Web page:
How to Convince Insurance Company to Cover Tummy Tuck?

I went to see about a tummy tuck and the doctor said I was a good candidate to have it done. As soon as she heard of my insurance, she said no they do not cover that. With me having hip pain, back pain, unable to do many exercises from excess skin, how does a doctor let my insurance company know it is not just cosmetic. She did not even try to help me get my insurance company to do the surgery. I would like some help in this area.

Doctor Answers 41

Tummy tucks and insurance

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This question of insurance and tummy tucks is a common one.  I see many folks who want to know if an insurer can help cover costs for this procedure.  The short answer is - not fully.  A better way to think about this is to consider two procedures.  One is a panniculectomy, or the removal of the pannus (that's that loose skin of the lower abdomen).  The other is a tummy tuck or an abdominoplasty.

A panniculectomy is like the first part of a tummy tuck.  It does not involve repositioning the belly button and does not involve tightening abdominal muscles.  It is solely the removal of excessive overstretched skin of the abdomen, and some insurers may consider this for coverage.  It often is a concern for folks who have lost lots of weight like after gastric procedures.  There is an insurance code # for this and a doctor can submit a predetermination letter requesting this procedure.  However, this is not a tummy tuck.  Associated symptoms like pain, rashes, etc.,  I have found to be less and less of a concern for insurers.  Some want the loose skin to overhang the pubic area while others want a dramatic effort and history of weight loss.  No matter what they consider, however, the never cover an full tummy tuck surgery because all the codes associated with a cosmetic procedure will identify this surgery as elective and not covered.  There is no getting around this because your insurer will see copies of your medical record and operative report showing exactly what was done.

A tummy tuck would then be a continuation of the panniculectomy where the doctor continues higher. tightens muscles, removes more skin and repositions the belly button.  This obviously take more time and effort.  Insurance companies see this as elective and do not cover this part of surgery.

So, insurance might help to decrease the overall cost of tummy surgery if a panniculectomy is something they will consider.  They will cover the time needed for removal of the pannus.  If however you would rather have the full tummy tuck, which would take more time, you will still be responsible for the time spent of the tummy tuck part of the surgery.  So, in part, the insurance might help decrease the total cost of your procedure.

Hope this helps.

Best Wishes

DEMorales MD


Dallas Plastic Surgeon

Tummy Tucks and Insurance

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Tummy Tucks are typically not covered by insurance. I would suggest that you contact your Human Resources Department to advise you on your benefits. Best wishes!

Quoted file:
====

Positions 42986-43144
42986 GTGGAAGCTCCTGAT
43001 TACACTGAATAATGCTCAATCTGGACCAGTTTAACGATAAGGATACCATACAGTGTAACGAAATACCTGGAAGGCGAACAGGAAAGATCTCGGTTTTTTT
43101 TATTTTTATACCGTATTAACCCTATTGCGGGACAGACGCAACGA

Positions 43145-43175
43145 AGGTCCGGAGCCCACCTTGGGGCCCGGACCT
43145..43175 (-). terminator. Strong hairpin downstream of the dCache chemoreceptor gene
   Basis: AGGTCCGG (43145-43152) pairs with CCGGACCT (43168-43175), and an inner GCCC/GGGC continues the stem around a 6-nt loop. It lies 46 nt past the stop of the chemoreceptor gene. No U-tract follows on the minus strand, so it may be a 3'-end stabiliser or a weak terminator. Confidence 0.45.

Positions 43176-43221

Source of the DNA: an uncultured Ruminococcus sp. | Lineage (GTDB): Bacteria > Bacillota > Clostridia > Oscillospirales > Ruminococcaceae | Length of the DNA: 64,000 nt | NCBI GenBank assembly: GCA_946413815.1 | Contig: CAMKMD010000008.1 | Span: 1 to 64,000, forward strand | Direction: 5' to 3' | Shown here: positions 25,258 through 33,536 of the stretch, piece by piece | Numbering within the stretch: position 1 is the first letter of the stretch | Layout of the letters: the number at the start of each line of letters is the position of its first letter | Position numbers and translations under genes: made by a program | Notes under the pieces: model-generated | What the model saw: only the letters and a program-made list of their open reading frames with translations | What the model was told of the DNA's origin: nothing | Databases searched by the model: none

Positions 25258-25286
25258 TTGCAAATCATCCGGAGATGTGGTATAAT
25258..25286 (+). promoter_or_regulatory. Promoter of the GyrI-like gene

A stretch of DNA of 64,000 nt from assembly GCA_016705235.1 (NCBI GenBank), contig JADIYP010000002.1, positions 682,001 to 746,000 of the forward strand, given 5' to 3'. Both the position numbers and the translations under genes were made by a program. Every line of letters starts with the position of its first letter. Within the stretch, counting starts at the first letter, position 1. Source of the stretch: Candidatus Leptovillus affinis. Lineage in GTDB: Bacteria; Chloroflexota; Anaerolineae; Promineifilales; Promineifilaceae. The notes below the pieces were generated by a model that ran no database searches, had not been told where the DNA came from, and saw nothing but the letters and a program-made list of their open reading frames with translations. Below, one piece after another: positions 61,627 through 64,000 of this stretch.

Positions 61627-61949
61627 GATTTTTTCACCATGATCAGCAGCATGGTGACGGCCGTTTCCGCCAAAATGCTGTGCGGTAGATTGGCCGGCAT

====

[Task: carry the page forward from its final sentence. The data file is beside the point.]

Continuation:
Christine Sullivan, MD
Columbus Plastic Surgeon
4.5 out of 5 stars 35 reviews

Insurance Coverage for Tummy Tucks and Panniculectomies

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Thank you for your question and for including a photograph for reference.  

In general, insurance companies do not cover tummy tucks or abdominoplasty procedures.  Insurance companies will, however, consider medical coverage for a panniculectomy, or the removal of the excess skin envelope that can hang over the pubic region.  With that said, each insurance company has their own specific set of criteria that must be met in order to determine that the proposed procedure falls within specific guidelines for the procedure to be deemed medically necessary.  

In my practice, my surgical coordinator works closely with the patient and patient's insurance company to file a claim or appeal for medical necessity.  This is sometimes a short and easy process but more often this is a lengthy process that can take several months and sometimes requires several appeals to complete.  Photographs depicting the hanging skin envelope, documentation of medical necessity from primary care physicians and dermatologists, notation as to whether or not the patient has suffered skin infections or rashes as a result of the overhanging skin, documentation of significant weight loss, and sometimes letters from physical therapists attesting to the patients limitations as a result of this excess skin, etc.. will all help to strengthen a patients case for medical necessity.  I hope you find this helpful.


Insurance coverage for tummy tuck

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Insurance companies do not cover tummy tucks, they are cosmetic. They do cover panniculectomy(removal of overhanging skin) when the patient meets the criteria. Each insurance company has their own criteria so you should talk to them first. They will also cover hernia repair but not the tightening of the muscles or repair of diastasis recti. Many plastic surgeons feel it is a waste of time and money for them to check with the insurance company but as the person who is covered by the insurance company you certainly should check.

John P. Stratis, MD
Harrisburg Plastic Surgeon
4.5 out of 5 stars 37 reviews

Insurance

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The insurance companies are always looking not to pay for any procedures. They will cover the cost of a umbilical hernia or other hernia if it is done at the same time as the abdominoplasty. They will not pay for a tummy tuck

Norman Bakshandeh, MD, FACS
New York Plastic Surgeon